|IPA Number||177, 201|
|Unicode (hex)||U+01C0 U+0287|
|Voiced dental click|
|Dental nasal click|
In English, the tut-tut! (British spelling, "tutting") or tsk! tsk! (American spelling, "tsking") sound used to express disapproval or pity is an unreleased dental click, although it is not a lexical phoneme (a sound that distinguishes words) in English but a paralinguistic speech-sound. Similarly paralinguistic usage of dental clicks is made in certain other languages, but the meaning thereof differs widely between many of the languages (e.g., affirmation in Somali but negation in many varieties of Arabic).
The symbol in the International Phonetic Alphabet that represents the place of articulation of these sounds is ⟨ǀ⟩, a vertical bar. Prior to 1989, ⟨ʇ⟩ was the IPA letter for the dental clicks. It is still occasionally used where the symbol ⟨ǀ⟩ would be confounded with other symbols, such as prosody marks, or simply because in many fonts the vertical bar is indistinguishable from an el or capital i. Either letter may be combined with a second letter to indicate the manner of articulation, though this is commonly omitted for tenuis clicks.
In official IPA transcription, the click letter is combined with a ⟨k ɡ ŋ q ɢ ɴ⟩ via a tie bar, though ⟨k⟩ is frequently omitted. Many authors instead use a superscript ⟨k ɡ ŋ q ɢ ɴ⟩ without the tie bar, again often neglecting the ⟨k⟩. Either letter, whether baseline or superscript, is usually placed before the click letter, but may come after when the release of the velar or uvular occlusion is audible. A third convention is the click letter with diacritics for voicelessness, voicing and nasalization; it does not distinguish velar from uvular dental clicks. Common dental clicks are:
|Trans. I||Trans. II||Trans. III||Description|
|⟨k͜ǀ⟩||⟨ᵏǀ⟩||⟨ǀ⟩||tenuis dental click|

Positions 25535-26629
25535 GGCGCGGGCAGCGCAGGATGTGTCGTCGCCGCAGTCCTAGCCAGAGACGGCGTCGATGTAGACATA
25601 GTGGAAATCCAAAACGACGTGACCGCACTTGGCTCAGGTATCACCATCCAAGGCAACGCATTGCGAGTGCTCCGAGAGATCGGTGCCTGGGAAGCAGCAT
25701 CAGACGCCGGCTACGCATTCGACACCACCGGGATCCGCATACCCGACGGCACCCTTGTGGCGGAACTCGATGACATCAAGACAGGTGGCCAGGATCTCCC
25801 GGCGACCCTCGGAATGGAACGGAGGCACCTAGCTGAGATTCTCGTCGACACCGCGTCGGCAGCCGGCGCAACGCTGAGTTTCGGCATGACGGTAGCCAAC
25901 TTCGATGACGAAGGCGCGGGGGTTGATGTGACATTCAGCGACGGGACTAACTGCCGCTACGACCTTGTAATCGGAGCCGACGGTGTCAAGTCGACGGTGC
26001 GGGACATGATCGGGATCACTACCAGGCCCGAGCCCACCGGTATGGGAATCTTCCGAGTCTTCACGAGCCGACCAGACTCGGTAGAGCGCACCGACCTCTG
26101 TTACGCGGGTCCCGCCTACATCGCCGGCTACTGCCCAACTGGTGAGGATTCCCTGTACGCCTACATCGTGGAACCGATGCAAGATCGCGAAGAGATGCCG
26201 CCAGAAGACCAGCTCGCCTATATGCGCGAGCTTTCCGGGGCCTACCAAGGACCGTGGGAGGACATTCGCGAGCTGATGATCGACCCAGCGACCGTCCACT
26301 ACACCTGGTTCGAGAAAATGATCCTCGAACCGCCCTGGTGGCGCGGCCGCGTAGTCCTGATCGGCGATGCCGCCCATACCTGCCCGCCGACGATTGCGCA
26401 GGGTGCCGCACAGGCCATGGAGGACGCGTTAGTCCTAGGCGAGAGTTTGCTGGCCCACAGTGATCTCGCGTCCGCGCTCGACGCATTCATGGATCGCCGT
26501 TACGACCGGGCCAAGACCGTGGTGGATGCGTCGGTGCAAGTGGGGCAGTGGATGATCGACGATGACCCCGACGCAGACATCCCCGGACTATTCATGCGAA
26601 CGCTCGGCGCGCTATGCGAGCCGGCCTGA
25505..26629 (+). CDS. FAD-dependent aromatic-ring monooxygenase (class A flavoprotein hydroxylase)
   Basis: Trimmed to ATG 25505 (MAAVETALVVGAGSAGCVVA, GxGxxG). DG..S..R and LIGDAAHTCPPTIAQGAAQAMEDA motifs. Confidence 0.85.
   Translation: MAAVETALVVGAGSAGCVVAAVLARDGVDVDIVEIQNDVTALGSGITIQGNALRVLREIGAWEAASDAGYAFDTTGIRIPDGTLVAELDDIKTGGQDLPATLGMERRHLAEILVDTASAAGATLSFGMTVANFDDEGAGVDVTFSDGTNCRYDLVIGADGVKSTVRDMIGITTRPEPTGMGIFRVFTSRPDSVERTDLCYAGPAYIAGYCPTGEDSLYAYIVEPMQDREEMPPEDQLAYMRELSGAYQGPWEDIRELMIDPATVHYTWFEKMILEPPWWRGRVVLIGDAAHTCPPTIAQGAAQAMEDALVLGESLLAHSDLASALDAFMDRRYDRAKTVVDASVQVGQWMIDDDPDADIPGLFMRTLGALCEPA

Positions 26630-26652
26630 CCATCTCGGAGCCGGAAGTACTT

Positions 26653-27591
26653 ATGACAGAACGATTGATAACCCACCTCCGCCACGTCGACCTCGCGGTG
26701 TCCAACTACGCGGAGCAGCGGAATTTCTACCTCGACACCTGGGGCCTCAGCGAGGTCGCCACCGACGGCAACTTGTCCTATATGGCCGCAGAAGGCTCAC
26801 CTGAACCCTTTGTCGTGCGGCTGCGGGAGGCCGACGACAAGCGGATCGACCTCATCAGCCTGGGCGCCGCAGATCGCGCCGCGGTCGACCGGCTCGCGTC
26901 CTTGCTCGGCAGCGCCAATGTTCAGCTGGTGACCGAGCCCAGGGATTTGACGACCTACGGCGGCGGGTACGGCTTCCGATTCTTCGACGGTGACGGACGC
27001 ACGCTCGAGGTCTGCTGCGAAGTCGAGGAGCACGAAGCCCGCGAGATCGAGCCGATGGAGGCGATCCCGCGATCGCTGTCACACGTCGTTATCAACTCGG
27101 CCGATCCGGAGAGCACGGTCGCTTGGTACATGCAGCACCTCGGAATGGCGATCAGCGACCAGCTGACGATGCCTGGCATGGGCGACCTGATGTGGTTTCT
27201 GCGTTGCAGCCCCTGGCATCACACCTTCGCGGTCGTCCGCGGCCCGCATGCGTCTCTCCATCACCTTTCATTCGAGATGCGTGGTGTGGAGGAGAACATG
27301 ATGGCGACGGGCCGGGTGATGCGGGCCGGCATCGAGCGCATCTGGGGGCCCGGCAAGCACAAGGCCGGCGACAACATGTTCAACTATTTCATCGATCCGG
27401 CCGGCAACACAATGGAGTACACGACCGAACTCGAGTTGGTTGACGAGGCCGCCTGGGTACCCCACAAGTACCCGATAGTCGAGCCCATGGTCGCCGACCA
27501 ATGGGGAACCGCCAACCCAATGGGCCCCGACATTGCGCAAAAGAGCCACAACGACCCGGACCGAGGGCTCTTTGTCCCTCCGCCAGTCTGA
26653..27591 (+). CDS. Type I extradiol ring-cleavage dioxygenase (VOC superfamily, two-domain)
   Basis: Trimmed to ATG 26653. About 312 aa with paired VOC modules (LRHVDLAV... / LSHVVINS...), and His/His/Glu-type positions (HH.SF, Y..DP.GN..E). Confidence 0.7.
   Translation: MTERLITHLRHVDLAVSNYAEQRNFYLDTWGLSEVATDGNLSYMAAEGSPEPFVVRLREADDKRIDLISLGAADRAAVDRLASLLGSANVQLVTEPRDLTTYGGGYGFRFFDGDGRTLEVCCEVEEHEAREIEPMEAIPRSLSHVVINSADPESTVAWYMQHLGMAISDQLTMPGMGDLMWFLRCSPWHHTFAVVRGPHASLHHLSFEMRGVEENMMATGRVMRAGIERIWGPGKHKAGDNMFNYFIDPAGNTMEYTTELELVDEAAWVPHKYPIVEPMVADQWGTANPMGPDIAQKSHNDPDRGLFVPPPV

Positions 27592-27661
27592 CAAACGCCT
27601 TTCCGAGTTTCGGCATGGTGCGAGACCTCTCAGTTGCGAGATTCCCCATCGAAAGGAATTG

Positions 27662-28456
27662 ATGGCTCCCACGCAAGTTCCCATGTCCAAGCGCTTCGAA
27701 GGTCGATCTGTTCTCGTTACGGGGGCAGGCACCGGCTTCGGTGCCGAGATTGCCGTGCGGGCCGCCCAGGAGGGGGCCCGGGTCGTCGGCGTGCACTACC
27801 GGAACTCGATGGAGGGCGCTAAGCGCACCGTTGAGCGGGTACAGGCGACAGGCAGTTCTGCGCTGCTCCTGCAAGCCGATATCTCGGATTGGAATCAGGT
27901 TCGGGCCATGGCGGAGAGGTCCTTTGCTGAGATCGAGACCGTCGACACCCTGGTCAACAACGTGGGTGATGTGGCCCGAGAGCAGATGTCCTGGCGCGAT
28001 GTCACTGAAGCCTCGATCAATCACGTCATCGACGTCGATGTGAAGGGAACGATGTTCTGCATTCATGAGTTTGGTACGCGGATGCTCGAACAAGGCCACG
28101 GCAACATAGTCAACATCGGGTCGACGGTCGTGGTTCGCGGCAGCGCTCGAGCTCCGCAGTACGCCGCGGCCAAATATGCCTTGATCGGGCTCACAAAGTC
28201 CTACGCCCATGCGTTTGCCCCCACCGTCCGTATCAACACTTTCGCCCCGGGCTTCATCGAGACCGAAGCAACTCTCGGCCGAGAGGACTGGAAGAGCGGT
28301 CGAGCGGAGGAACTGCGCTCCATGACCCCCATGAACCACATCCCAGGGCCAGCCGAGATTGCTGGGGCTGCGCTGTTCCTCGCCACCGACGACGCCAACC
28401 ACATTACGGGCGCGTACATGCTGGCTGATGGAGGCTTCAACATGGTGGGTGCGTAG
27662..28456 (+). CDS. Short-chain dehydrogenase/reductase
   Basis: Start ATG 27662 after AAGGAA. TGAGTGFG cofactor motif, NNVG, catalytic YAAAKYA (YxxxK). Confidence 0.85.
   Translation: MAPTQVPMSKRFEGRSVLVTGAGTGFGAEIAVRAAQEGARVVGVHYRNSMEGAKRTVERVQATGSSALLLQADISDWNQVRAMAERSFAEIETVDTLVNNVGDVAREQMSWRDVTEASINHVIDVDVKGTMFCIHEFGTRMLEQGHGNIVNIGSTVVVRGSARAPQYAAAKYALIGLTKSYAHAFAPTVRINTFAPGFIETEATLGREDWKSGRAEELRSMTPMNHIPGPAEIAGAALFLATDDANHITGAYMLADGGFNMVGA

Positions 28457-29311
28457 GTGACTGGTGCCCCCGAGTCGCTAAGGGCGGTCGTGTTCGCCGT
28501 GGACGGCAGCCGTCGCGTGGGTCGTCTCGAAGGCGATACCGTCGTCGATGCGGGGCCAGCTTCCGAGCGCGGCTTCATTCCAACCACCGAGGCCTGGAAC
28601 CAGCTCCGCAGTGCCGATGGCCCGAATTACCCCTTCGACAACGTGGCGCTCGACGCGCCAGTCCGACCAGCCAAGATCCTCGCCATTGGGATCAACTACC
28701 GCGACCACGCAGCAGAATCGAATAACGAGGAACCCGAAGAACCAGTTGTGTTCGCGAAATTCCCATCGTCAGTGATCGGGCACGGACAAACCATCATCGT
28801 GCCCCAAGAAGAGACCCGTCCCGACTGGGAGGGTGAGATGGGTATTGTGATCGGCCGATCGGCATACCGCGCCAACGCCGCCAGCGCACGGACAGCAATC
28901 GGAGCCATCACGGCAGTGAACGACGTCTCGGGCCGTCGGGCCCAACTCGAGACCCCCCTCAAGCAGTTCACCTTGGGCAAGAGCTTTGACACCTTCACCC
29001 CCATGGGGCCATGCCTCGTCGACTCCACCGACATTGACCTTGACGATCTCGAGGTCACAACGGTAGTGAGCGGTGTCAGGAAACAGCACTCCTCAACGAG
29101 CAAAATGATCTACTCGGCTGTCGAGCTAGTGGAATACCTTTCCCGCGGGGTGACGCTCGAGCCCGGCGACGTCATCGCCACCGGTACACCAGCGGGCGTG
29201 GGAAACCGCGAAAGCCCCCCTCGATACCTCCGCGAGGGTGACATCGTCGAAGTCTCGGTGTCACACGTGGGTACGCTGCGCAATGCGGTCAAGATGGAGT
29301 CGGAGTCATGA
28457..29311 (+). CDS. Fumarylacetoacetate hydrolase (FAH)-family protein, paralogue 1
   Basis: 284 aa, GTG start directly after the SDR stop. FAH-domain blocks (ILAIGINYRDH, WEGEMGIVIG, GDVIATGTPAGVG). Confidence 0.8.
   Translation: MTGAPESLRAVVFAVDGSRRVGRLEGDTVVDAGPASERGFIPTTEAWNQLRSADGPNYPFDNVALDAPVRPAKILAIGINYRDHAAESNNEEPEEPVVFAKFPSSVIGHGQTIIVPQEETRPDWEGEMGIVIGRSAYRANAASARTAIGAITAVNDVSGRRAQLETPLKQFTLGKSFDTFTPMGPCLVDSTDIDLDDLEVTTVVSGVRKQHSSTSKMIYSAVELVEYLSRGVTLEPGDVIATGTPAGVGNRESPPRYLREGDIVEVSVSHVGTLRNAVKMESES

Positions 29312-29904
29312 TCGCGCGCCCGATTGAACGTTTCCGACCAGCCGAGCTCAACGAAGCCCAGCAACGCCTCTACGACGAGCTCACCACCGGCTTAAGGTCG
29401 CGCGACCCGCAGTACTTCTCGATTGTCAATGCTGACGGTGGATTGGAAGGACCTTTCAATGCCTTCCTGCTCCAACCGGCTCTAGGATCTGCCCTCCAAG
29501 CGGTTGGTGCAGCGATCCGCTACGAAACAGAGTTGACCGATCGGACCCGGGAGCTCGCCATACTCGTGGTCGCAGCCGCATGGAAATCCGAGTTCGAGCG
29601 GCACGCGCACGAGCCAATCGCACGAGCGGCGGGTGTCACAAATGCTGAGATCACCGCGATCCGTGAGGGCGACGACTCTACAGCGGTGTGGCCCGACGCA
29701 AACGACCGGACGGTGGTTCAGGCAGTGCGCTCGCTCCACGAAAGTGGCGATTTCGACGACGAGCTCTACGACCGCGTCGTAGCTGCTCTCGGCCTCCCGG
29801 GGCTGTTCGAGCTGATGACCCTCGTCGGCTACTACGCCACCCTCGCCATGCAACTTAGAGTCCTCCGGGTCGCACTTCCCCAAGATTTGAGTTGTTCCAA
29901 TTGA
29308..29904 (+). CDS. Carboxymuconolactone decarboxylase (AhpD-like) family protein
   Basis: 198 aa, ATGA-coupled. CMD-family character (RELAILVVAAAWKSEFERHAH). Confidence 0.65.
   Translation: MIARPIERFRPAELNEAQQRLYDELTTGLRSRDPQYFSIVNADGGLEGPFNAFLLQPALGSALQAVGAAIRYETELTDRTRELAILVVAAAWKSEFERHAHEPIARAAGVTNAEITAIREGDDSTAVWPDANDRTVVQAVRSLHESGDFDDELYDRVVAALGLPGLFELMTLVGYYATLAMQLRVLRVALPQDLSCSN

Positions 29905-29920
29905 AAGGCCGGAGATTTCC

|⟨k͜ǀʰ⟩||⟨ᵏǀʰ⟩||⟨ǀʰ⟩||aspirated dental click|
|⟨ɡ͜ǀ⟩||⟨ᶢǀ⟩||⟨ǀ̬⟩||voiced dental click|
|⟨ŋ͜ǀ⟩||⟨ᵑǀ⟩||⟨ǀ̃⟩||dental nasal click|
|⟨ŋ͜ǀ̥ʰʰ⟩||⟨ᵑǀ̥ʰʰ⟩||⟨ǀ̥̃ʰʰ⟩||aspirated dental nasal click|
|⟨ŋ͜ǀˀ⟩||⟨ᵑǀˀ⟩||⟨ǀ̃ˀ⟩||glottalized dental nasal click|
|⟨q͜ǀ⟩||⟨ǀ⟩||tenuis dental click|
|⟨q͜ǀʰ⟩||⟨ǀʰ⟩||aspirated dental click|
|⟨ɢ͜ǀ⟩||⟨ǀ⟩||voiced dental click|
|⟨ɴ͜ǀ⟩||⟨ᶰǀ⟩||dental nasal click|
|⟨ɴ͜ǀ̥ʰʰ⟩||⟨ᶰǀ̥ʰʰ⟩||aspirated dental nasal click|
|⟨ɴ͜ǀˀ⟩||⟨ᶰǀˀ⟩||glottalized dental nasal click|
The last is what is heard in the sound sample at right, as non-native speakers tend to glottalize clicks to avoid nasalizing them.
In the orthographies of individual languages, the letters and digraphs for dental clicks may be based on either the vertical bar symbol of the IPA, ⟨ǀ⟩, or on the Latin ⟨c⟩ of Bantu convention. Nama and most Saan languages use the former; Naro, Sandawe, and Zulu use the latter.
Features of dental clicks:
- The basic articulation may be voiced, nasal, aspirated, glottalized, etc.
- The forward place of articulation is typically dental (or denti-alveolar) and laminal, which means it is articulated with the tip of the tongue against the alveolar ridge or the upper teeth, but depending on the language may be interdental or even apical. The release is a noisy, affricate-like sound.
- Clicks may be oral or nasal, which means that the airflow is either restricted to the mouth, or passes through the nose as well.
- They are central consonants, which means they are produced by releasing the airstream at the center of the tongue, rather than at the sides.